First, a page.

Located a bit off the city center it’s still an easy place to visit and it’s in an old cave-like structure. Stockholm is built on hills and at some point they took dynamite to the rock to create what became a garage to service cars(I’ve also heard that it used to be a stable before that). Those days are long gone but it’s still pretty cool to walk into. The walls are painted white and loads of candle everywhere so the lack of sunlight isn’t a bother. The entrance has a very high ceiling and then it get’s more narrow. But tables are spread out all over so there is room for everyone. And they always have the nicest fresh flowers on the tables,and a stack of magazines for browsing.

Things mentioned in this post;

Snickarbacken 7





IMG_1198 (1)I’m really trying to stop drinking coffee in paper cups; take-away style is bad for the environment and really; if I don’t have time to sit down and drink coffee I probably shouldn’t drink coffee at all. That whole thing with stress levels.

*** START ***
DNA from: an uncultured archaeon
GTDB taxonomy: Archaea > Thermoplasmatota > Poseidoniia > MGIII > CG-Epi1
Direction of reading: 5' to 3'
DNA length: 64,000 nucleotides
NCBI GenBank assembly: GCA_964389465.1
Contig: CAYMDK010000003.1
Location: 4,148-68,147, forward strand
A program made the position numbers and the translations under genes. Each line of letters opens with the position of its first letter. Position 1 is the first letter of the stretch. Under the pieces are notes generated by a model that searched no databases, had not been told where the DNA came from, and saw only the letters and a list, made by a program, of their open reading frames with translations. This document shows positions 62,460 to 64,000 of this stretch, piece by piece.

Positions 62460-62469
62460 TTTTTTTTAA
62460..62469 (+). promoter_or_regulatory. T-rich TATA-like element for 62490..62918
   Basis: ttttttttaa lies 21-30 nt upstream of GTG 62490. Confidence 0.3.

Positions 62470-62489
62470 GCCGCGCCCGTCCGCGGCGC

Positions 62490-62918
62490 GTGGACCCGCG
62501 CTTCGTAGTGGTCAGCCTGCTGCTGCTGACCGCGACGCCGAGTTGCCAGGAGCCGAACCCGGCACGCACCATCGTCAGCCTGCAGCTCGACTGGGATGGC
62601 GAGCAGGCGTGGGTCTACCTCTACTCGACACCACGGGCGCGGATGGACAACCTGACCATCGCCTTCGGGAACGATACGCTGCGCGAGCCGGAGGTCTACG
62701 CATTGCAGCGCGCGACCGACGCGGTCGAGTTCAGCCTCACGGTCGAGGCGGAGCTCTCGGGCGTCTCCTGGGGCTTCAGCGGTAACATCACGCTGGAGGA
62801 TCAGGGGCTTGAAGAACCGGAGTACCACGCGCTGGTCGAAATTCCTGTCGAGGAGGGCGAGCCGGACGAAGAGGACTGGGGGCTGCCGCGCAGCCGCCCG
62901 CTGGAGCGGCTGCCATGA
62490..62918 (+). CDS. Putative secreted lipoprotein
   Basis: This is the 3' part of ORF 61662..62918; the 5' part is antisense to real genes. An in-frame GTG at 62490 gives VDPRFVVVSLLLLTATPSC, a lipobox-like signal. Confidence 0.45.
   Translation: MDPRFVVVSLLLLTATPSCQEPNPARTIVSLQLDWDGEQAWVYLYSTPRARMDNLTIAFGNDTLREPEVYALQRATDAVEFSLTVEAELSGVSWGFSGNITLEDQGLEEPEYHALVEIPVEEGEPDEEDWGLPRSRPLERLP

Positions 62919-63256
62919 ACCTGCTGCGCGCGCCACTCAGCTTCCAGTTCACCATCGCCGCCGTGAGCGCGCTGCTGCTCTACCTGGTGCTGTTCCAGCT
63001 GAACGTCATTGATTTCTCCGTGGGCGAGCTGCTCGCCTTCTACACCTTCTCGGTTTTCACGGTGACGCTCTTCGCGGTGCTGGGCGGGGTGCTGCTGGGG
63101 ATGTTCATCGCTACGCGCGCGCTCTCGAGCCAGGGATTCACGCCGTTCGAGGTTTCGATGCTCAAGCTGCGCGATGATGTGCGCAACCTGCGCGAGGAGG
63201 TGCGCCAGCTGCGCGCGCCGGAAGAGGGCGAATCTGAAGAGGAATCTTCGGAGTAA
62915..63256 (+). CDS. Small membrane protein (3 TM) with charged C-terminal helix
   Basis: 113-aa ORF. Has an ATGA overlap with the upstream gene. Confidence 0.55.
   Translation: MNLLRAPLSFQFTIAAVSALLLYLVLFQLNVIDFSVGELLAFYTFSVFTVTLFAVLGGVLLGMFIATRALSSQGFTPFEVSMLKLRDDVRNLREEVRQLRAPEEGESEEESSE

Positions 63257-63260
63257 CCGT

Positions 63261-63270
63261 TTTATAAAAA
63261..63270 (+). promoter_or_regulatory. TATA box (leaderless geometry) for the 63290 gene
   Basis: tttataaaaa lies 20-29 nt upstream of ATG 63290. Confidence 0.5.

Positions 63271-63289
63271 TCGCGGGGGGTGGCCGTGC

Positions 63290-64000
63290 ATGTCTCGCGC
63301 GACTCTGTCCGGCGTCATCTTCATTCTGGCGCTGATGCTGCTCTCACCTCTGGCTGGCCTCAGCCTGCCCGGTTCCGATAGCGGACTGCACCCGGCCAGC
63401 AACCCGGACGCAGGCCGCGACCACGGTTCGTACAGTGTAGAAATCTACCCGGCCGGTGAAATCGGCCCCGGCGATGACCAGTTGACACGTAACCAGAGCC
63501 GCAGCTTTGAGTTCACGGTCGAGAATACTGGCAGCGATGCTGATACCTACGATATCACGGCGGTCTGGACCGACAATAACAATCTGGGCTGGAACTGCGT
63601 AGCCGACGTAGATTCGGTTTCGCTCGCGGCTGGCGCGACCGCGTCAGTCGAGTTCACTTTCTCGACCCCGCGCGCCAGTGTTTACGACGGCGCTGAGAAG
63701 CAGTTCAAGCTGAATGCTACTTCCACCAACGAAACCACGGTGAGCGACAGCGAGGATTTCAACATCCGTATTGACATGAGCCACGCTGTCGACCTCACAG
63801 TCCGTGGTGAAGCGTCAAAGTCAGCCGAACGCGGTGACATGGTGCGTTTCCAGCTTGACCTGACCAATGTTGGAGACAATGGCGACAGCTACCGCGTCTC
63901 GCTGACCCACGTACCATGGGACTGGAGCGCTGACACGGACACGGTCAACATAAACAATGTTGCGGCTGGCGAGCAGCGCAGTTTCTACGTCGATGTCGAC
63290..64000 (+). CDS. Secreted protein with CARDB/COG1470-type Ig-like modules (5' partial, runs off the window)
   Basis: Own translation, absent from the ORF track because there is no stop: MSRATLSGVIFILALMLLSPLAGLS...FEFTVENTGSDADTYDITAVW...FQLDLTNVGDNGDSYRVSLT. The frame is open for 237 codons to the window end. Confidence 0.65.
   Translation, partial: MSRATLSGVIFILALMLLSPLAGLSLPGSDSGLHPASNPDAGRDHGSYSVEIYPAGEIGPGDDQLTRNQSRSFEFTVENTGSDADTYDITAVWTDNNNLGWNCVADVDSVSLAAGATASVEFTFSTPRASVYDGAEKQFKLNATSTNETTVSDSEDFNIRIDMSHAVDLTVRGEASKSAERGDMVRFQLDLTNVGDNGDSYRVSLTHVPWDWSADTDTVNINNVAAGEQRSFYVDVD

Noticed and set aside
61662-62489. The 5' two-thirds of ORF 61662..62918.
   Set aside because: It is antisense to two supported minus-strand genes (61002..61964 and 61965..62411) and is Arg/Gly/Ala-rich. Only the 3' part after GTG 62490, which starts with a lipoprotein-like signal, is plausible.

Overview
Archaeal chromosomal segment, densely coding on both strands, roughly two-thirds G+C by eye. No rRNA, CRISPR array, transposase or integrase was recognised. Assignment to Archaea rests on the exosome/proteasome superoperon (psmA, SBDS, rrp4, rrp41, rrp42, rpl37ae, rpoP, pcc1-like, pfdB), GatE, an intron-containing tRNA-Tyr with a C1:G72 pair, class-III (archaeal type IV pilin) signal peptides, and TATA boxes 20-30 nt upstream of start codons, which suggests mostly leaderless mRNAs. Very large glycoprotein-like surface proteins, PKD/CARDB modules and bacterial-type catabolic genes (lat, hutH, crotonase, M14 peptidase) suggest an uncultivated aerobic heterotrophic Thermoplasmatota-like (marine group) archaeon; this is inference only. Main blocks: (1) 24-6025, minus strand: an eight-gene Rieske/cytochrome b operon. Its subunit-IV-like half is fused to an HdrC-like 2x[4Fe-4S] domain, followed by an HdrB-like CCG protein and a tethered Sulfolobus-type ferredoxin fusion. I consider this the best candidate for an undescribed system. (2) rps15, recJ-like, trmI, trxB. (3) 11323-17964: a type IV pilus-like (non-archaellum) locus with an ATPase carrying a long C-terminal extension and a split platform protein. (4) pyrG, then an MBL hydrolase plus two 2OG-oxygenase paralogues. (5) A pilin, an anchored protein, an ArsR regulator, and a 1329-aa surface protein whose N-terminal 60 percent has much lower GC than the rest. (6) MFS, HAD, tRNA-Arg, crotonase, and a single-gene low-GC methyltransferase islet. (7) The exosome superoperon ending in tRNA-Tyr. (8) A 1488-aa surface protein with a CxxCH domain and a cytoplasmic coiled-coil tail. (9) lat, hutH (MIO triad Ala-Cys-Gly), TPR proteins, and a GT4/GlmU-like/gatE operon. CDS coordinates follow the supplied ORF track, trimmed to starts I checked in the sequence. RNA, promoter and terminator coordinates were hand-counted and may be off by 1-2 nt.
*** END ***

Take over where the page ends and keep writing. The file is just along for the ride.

So where to go for good coffee? Obviously it depends on where in Stockholm, you’ll get very few recommendations about Södermalm on this blog (#sorrynotsorry).

Just of out of the city center there is a classic cafe called Saturnus. When I was younger it said something else on the sign although everyone called it Saturnus. Apparently that was for legal reasons; the current owners got that bit sorted and it says Saturnus on the sign and also on the cups and saucers. The biggest, and some of the best, cinnamon buns in town has remained over the years. They are big enough to share for two,three or maybe four people. Well the price matches that nowadays but still worth it.

The coffee is excellent and the surroundings very cosy in a “somewhere on the french riviera” kind of way. That’s what they are going for and I do appreciate that they have several international magazines and newspapers to read.

But it is really a great place to meet a friend for a refreshment and some coffee, and making big plans.

Things mentioned in this post;

Café Saturnus